Two families are still searching for answers, decades after their loved ones disappeared. Tuesday marks thirty years since police started looking for Keith Call and Cassandra Hailey. The couple went missing on the Colonial Parkway, but their bodies were never found.
Now, those left behind are speaking out in hopes someone knows what happened to the two.
Keith Call's older sister recalled her last conversation with her brother. The siblings were talking about a schoolmate of Keith's, who had just tragically died. "I hope nothing like that ever happens to me," he said. The comment would soon become haunting.
Keith Call and Cassandra Hailey were college students on their first date. The couple had so much more of their lives to live and so much more potential to see realized. Cassandra's sister described the 18-year-old as beautiful inside and out. Keith Call's sister Joyce, said the 20-year-old was ahead of his time. He was a computer science major at Christopher Newport University.
“He really enjoyed life a lot,” Joyce Call-Canada depicted. “He was fun to be around.”
Then, they disappeared. Keith's car was found at the York River pull-off on the Colonial Parkway on April 10th, 1988. Authorities started an exhaustive search. At one point, they thought the couple may have gone for a swim and drowned.
Keith's family finds that scenario hard to believe. The couple would have had to navigate steep drop to get to the river. The water likely would have been frigid in early April.
“It was hard to sleep at night,” Joyce lamented. “It's like 'where is my little brother?’ The part about your mind going crazy thinking about what somebody could be doing to them or could have done to them.”
Eventually, the case went cold and was grouped together with the killings of three other couples. Collectively, they are known as the Colonial Parkway Murders.
“I feel like somebody's taken something from us, you know, and they definitely have,” Keith’s brother Doug explained. “Somebody stole something from us.”
Cassandra's family sent us a letter, which says their love, sense of loss and desire for justice have never diminished. They feel abandoned by the FBI, State Police and the National Parks Service.
"These organizations' failure to prioritize this case and their lingering jurisdictional bickering have led to a stalemate where existing evidence has not been shared, no resources have been actively assigned, and no progress in the case has been made for many years," they wrote.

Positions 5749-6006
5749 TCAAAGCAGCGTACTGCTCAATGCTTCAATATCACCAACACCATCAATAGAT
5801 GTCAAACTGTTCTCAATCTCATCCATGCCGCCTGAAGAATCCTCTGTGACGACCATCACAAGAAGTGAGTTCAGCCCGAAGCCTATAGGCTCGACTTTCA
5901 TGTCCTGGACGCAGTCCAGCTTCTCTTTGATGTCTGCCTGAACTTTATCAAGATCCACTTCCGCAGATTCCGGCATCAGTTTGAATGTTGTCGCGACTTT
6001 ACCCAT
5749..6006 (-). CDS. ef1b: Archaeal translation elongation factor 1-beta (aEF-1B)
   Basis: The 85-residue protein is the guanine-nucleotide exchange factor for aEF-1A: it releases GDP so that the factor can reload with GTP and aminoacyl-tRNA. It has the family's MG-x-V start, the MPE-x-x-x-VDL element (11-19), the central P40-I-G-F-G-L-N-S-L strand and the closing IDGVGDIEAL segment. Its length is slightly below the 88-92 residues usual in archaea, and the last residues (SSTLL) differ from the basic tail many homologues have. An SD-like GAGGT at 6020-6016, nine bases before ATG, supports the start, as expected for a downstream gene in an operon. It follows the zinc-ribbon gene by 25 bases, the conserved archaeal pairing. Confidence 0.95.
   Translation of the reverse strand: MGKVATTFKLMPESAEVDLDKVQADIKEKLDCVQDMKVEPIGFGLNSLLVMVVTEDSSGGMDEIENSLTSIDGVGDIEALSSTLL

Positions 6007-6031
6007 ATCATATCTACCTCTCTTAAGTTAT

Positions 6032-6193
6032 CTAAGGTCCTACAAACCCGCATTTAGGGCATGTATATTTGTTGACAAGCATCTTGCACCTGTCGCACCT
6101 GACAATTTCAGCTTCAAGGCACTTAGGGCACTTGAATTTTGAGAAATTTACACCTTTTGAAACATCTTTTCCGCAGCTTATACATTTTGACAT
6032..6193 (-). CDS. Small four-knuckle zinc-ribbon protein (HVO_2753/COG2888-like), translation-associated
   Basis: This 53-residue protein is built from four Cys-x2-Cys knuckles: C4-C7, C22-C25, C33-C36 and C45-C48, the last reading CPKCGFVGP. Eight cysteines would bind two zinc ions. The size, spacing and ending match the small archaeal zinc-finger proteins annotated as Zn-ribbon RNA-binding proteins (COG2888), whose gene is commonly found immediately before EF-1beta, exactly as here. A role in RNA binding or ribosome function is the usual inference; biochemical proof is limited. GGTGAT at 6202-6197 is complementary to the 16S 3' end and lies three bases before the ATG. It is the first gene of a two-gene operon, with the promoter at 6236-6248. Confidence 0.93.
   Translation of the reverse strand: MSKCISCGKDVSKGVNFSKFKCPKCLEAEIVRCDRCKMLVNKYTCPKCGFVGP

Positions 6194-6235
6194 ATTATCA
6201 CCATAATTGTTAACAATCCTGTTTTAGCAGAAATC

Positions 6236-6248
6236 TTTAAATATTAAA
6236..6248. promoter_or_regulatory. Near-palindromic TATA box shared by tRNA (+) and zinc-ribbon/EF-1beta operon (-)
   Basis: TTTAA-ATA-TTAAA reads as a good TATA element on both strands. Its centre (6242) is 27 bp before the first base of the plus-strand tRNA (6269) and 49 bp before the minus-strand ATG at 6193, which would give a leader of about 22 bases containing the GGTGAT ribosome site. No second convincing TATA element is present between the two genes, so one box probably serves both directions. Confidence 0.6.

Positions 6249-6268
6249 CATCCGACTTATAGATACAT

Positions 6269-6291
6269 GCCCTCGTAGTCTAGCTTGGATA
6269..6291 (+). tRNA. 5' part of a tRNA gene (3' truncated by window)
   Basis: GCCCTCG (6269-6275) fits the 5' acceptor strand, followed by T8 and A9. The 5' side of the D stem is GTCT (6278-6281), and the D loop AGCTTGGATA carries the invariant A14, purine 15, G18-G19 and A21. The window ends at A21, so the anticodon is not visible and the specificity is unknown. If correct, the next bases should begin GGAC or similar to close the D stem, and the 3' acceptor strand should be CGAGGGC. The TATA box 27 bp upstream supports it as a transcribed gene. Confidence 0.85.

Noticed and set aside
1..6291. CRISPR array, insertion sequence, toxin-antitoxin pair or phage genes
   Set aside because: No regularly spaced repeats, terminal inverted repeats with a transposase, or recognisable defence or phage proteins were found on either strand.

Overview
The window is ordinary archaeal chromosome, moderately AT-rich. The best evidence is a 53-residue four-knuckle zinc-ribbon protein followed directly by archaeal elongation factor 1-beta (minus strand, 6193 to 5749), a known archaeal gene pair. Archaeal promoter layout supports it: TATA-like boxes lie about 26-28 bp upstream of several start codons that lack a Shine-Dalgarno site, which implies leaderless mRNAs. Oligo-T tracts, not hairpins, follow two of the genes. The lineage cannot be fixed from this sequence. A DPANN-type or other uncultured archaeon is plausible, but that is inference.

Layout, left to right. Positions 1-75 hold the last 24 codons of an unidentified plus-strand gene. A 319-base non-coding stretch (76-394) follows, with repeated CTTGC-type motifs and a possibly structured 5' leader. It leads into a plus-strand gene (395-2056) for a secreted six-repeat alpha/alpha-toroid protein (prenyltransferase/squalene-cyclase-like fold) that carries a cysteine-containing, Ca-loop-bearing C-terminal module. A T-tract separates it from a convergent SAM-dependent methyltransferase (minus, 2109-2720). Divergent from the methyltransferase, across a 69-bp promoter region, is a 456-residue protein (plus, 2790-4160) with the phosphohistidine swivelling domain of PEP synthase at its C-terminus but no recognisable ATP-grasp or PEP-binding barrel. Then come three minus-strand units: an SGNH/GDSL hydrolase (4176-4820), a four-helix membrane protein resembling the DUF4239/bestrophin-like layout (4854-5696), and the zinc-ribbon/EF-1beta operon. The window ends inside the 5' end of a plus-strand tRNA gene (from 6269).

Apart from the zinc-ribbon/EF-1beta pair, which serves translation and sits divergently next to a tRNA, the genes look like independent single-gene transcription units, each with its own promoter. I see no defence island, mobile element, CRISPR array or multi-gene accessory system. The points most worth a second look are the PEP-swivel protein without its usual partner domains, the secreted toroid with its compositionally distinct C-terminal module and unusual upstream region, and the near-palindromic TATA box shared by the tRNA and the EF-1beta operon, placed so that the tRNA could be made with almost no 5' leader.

13News Now asked the FBI, which leads this investigation, to respond. A spokeswoman maintained they believe progress has been made. They pursue leads and leverage any new technology, but cannot give details.
"Ultimately, we hope to have this case litigated in a court of law,” she said. “We need to protect all of our evidence and we don't want to do anything that might jeopardize or influence the case negatively."
We also reached out to Virginia State Police, which leads two of the four Colonial Parkway murder investigations.
“The Virginia State Police has and continues to diligently work with our local and federal law enforcement partners in a concerted effort to resolve these series of tragic cases,” a spokesperson wrote. “We are hopeful that with the 30th anniversary upon us this April, the renewed interest by local media will help generate new, valid leads and information for our investigators to pursue.”
Keith's brother Doug told us as sad as it is for them to discuss, the siblings hope someone will see their interview and help authorities crack the case, even thirty years later.
“It's all been done,” Doug added. “It's done. It's over with. Somebody stole, took that life and everything that it would have been. There's nothing we can do about that now. All we can do is try to put him to rest.”